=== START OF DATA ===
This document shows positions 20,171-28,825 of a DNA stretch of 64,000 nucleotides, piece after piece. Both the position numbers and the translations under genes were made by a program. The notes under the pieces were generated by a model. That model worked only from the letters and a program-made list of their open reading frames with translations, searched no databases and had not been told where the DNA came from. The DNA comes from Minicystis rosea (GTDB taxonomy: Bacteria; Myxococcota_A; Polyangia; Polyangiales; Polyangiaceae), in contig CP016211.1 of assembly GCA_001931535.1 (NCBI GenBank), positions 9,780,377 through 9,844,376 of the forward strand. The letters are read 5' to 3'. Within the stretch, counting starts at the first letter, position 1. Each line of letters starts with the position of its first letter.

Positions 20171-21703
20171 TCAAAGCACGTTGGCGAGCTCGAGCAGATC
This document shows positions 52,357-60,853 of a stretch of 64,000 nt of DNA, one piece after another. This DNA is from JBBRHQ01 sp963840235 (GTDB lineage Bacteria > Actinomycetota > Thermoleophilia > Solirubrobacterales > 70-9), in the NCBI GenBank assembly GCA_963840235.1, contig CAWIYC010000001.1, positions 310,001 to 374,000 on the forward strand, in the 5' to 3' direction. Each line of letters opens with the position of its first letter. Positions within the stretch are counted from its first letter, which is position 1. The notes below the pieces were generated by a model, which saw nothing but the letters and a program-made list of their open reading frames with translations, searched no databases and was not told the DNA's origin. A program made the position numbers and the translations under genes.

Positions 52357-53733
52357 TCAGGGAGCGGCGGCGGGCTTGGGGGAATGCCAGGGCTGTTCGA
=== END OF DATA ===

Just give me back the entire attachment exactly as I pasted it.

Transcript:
This document shows positions 20,171-28,825 of a DNA stretch of 64,000 nucleotides, piece after piece. Both the position numbers and the translations under genes were made by a program. The notes under the pieces were generated by a model. That model worked only from the letters and a program-made list of their open reading frames with translations, searched no databases and had not been told where the DNA came from. The DNA comes from Minicystis rosea (GTDB taxonomy: Bacteria; Myxococcota_A; Polyangia; Polyangiales; Polyangiaceae), in contig CP016211.1 of assembly GCA_001931535.1 (NCBI GenBank), positions 9,780,377 through 9,844,376 of the forward strand. The letters are read 5' to 3'. Within the stretch, counting starts at the first letter, position 1. Each line of letters starts with the position of its first letter.

Positions 20171-21703
20171 TCAAAGCACGTTGGCGAGCTCGAGCAGATC
This document shows positions 52,357-60,853 of a stretch of 64,000 nt of DNA, one piece after another. This DNA is from JBBRHQ01 sp963840235 (GTDB lineage Bacteria > Actinomycetota > Thermoleophilia > Solirubrobacterales > 70-9), in the NCBI GenBank assembly GCA_963840235.1, contig CAWIYC010000001.1, positions 310,001 to 374,000 on the forward strand, in the 5' to 3' direction. Each line of letters opens with the position of its first letter. Positions within the stretch are counted from its first letter, which is position 1. The notes below the pieces were generated by a model, which saw nothing but the letters and a program-made list of their open reading frames with translations, searched no databases and was not told the DNA's origin. A program made the position numbers and the translations under genes.

Positions 52357-53733
52357 TCAGGGAGCGGCGGCGGGCTTGGGGGAATGCCAGGGCTGTTCGA